It means the DPW stays busy combating dunes across the city’s site. On line sweeps, we look for little serpentines with rare MOOP treasures in them, and we rake long arrays of fine-dust layers until they smooth out and/or blow away.

Then there are the larger dunes where structures and fences once stood, which need to be manhandled and sometimes even heavy-machined.

Dunes have become Bobtuse and crew’s bailiwick. Bobtuse, DPW’s prime dunebuster since after he started volunteering in 2000 or 2001, drives his truck in large loops and pirouettes all day, pulling a huge flat heavy metal square thing.


“You might get seasick riding with me,” Bobtuse says on a recent crackling-hot day on playa. This is his sixteenth Playa Restoration, and he hasn’t gotten woozy yet.

“Sometimes it’s worse for the passenger than the driver,” he offers. Luckily, this writer doesn’t get seasick either, but on Bobtuse’ crazy-eights route, we begin to feel that euphoric and yukey carnival-ride feeling.

The dunebuster he’s pulling behind him with a chain smashes through tiny hills of playa — BOOSH — making miniature dust devils and wee windstorms as he tears down the dune. This huge tool on a truck chain, a square of metal-with-rebar welded by the DPW’s metal shop at the Ranch as usual, resembles a spiderweb.

no offense, but this buster will kick the sand in your face
no offense, but this buster will kick the sand in your face

Pen-and-paper note-taking becomes chicken scratch and we soon give up on writing and dunebusting simultaneously. It’s like mowing the lawn, this writer points out.

“Mhm, except it’s kinda random and irregular.” Bobtuse calmly drives in crazy patterns while we hold on to the truck’s oh-shit bar. Perhaps his relaxed and balanced manner, cowboy-succinct speech, and ninja-level composure are all due to his job requiring him to shake and spin his organs up all day long.

We reminisce about the first dunebuster Demilitia, then head of metal shop, created around 19-2000 or so. Her dunebuster prototype was basically a big chain to drag.

After the chain, Bobtuse says, Demilitia fabricated “one that was a railroad tie on a chain — but it was too heavy for most trucks to pull. It was hard even on the bigger engines. Then there was a big fence chain kinda thing with a tire for weight on top of it, but that one created dust. It was just abrasive.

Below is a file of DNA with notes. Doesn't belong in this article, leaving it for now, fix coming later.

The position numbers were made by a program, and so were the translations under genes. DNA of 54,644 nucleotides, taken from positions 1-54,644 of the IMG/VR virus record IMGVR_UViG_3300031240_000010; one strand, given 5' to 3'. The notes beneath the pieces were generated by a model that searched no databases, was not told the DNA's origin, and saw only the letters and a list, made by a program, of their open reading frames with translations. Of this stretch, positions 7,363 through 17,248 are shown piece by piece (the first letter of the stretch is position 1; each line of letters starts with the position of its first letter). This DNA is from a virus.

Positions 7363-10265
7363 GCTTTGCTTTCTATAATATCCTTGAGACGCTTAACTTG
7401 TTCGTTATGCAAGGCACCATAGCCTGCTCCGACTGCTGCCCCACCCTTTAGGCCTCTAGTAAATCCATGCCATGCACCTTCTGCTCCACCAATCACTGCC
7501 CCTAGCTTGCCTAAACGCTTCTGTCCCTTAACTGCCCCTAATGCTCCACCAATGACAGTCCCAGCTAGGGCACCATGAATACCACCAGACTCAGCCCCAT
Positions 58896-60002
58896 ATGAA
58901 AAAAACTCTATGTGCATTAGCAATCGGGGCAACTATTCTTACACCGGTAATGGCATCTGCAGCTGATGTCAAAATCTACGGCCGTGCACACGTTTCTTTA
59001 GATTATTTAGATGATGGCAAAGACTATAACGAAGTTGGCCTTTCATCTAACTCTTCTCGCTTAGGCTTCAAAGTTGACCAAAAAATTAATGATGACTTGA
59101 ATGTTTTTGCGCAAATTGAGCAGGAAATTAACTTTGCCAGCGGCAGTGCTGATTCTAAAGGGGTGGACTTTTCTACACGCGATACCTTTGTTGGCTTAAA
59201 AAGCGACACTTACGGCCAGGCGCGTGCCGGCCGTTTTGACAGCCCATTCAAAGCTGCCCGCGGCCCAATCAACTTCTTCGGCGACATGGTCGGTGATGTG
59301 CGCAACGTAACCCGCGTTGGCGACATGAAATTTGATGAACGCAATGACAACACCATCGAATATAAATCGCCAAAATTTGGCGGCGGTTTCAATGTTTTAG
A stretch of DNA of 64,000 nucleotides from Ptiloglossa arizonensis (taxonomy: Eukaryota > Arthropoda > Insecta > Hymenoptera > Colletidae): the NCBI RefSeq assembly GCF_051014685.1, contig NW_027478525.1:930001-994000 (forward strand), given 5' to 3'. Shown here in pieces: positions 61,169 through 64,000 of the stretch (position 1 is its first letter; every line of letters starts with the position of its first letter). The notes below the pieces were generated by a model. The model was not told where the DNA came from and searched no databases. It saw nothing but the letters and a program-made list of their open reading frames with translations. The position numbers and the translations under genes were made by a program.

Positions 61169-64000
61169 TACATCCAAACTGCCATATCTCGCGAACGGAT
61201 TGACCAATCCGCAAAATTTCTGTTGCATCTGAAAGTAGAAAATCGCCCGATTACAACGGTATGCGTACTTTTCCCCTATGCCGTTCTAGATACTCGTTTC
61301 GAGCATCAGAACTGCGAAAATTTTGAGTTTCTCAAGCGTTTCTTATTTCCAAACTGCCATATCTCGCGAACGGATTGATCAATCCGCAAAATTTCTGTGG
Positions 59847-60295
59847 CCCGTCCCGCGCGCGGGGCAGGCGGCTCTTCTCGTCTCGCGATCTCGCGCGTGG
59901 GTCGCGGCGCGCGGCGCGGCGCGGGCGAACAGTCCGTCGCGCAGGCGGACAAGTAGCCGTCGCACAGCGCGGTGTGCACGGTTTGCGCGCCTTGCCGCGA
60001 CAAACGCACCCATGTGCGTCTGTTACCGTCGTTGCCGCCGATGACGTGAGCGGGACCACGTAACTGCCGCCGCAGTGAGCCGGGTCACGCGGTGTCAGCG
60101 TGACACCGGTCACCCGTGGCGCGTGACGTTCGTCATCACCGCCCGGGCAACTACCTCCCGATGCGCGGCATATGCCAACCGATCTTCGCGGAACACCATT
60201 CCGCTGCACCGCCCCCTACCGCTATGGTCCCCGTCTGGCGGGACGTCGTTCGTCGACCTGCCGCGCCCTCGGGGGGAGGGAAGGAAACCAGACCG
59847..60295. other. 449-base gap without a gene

“This one, we’ve had it for a while. There’s two edges that push — so it doesn’t really dig, it just displaces. We also have a new one now — more heavy duty. Because it’s heavier, it pushes more instead of just floating.” (That’s the one Mr. Blue’s driving this year.)

square new kid on the playa (the dunebuster, not Mr. Blue)
square new kid on the playa (the dunebuster, not Mr. Blue)

We ride out to the fence, with Bobtuse busting big dunes marked with Special Forces cones along the way. We are instructed to drive right behind him, right in his dust line, because to the left of us is unbusted dune, and to the right of us is fluffy, flat, freshly-busted playa.

Moop Map 2015: Day 5 – What’s That Red Thing?

Art! Art! Art! Honk! Honk!
Art! Art! Art! Honk! Honk!

Greetings, you moop maniacs and line sweepers extraordinaire! I’m writing this from the still-dripping eaves of the Burning Man office in downtown Gerlach, NV. We had a doozy of a storm that blew the crew off the playa Wednesday morning, then turned into a day-long rain. The playa turned to mud, and the entire Restoration operation was grounded Thursday and Friday.

After three days on the sidelines, we are all raring to go. Your Playa Restoration hotshots really love their job, folks, and can’t wait to get back out there and finish the job before Burning Man’s site inspection with the BLM. As a matter of fact, we’re planning to work through the weekend and right up until the moment our BLM representatives arrive.

If you ever felt like cheering on the Resto crew, now is the moment! Let them know you’re rooting for them. Send a prayer on the wind. Whatever good mojo you’ve got, send it toward the playa – we’ll take it!

Red Nose (purr)Rahna
Red Nose (purr)Rahna

So About the Red Thing

So listen, I want to answer a question that’s been popping up in the comments ever since Day One:

What’s that red spot right in the middle of the Moop Map?

Would you believe it’s Burning Man’s clown nose?

To start it only takes a spark

To start, it sometimes takes as little as receiving call from abroad with your friend’s voice on the other side and waterfall of words you hope you understand right. “I found great place, it is in nature, has enough space, they do festivals there and we can grow up to 2000 people. It is on the Austrian-Czech border. Let’s start the Central European Burn.” And your answer? Why of course “OK, let’s do it”.